When remodeler John Tabor, of Tabor Design Build, in Darnestown, Md., bought his house five years ago, like many of his clients, he knew he would eventually remodel it. He recently started an addition that will expand each floor of his three story house and is using the project to try out new technologies and products to help train his crews as well as to help him provide better information to his clients. Many of the new technologies involve green remodeling, something Tabor encourages clients to consider. He says he would rather test products on his own house before using them in a client’s home. And, since clients regularly ask Tabor for his opinion on particular products, this renovation will enable him to share his personal experience.
Tabor is also hoping that his remodeling project will inspire his neighbors to remodel their homes. The project has attracted neighbors’ attention, and if they stop by, Tabor takes them around the site. He is also promoting the project on a blog and on his company’s Facebook page and in its e-newsletter, and plans to hold parties and invite neighbors and potential clients when the project is complete.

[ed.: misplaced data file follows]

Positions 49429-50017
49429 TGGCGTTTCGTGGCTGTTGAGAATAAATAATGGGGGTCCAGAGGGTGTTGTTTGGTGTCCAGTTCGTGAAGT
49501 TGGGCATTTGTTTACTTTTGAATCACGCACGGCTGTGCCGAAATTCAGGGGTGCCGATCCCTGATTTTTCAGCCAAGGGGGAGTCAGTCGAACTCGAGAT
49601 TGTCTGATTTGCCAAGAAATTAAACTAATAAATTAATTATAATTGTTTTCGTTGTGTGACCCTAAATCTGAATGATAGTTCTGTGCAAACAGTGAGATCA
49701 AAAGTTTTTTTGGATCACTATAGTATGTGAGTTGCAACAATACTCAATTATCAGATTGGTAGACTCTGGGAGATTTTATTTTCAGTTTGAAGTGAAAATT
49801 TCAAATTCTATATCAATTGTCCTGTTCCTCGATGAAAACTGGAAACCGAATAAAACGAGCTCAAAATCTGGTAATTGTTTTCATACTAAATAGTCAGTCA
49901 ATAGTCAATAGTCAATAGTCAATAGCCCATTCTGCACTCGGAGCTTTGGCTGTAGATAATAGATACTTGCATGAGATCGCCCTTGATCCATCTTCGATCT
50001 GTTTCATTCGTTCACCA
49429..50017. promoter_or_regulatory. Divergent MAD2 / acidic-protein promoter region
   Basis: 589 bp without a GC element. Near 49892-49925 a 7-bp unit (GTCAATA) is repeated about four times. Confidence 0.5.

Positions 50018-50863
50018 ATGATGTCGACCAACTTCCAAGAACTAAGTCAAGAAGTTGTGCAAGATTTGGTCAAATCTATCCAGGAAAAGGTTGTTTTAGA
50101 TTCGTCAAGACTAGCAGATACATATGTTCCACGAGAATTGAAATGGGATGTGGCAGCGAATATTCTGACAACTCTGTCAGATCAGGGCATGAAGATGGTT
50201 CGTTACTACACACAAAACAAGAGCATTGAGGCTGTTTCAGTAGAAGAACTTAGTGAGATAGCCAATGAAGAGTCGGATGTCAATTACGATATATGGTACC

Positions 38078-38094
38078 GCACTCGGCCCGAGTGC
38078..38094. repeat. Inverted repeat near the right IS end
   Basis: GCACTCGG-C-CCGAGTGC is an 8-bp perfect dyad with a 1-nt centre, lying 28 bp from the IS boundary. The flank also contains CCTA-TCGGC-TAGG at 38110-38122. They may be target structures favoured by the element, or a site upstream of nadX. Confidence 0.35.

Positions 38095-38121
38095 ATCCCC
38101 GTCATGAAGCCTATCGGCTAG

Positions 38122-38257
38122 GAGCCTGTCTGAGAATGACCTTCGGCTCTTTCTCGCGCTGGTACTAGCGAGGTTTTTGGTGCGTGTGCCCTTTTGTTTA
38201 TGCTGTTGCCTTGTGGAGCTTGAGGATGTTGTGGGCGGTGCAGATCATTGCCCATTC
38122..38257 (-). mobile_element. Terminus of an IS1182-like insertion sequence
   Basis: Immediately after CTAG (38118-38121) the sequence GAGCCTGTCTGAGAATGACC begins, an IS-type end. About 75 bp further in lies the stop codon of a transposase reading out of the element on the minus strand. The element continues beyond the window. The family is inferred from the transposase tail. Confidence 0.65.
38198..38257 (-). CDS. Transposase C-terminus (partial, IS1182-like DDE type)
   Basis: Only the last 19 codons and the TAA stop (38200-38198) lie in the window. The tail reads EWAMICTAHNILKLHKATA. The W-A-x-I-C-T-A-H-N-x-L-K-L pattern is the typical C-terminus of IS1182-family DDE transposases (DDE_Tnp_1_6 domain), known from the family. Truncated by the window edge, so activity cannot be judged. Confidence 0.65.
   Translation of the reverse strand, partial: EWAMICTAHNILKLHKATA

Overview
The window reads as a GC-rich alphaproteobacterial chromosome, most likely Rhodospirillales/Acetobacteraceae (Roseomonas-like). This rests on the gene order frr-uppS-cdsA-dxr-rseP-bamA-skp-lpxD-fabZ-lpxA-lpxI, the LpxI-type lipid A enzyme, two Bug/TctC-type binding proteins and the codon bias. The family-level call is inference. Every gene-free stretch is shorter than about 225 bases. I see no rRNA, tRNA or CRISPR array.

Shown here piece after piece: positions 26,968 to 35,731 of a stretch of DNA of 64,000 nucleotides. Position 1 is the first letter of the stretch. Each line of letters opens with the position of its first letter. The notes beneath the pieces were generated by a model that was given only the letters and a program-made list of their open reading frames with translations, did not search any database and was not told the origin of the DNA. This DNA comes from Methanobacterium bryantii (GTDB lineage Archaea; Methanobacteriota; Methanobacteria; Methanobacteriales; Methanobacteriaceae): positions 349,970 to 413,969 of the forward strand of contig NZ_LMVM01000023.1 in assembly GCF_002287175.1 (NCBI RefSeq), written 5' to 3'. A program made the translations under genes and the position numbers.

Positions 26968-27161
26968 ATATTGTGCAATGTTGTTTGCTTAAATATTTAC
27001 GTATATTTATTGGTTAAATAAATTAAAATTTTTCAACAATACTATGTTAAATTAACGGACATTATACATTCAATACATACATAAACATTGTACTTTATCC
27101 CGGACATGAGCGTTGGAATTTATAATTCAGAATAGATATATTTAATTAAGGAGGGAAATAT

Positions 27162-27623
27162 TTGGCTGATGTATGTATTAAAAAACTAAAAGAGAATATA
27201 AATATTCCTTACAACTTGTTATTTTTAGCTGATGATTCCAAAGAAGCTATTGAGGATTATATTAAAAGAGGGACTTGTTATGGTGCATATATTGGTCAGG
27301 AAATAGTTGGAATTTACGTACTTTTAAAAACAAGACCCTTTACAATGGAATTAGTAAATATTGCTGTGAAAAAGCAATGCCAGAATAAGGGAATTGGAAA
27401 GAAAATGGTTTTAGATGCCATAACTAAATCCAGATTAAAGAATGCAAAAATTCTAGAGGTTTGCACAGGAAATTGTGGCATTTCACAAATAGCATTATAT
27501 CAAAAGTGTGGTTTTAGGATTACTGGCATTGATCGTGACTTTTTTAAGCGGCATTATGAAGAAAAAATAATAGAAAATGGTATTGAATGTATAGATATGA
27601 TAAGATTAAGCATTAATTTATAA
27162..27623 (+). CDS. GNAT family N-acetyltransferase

Tabor expects the addition will take six months to complete and has one of his lead carpenters assigned to the job. Crews work on it in between client projects.
Tabor says it’s interesting to be on the “other side” of a remodeling project. The experience has reminded him that:
- The planning stage of the project can be very long.
- Things don’t always happen on schedule.
- A remodeling project can do a lot of damage to a yard and lawn.
- Crew arrival at 7 a.m. equates to an early morning.
- Some trade contractors do not do well with occupied projects.
- If a family is living in the house during the remodel (as Tabor’s is), it’s important to contain the project.
- Putting a project off by a few months might mean you’ll never do the project at all.
—Nina Patel, senior editor, REMODELING.
To view additional progress photos and videos, including images of the geothermal drilling and a video of the endless-pool installation, visit Tabor Design/Build's blog.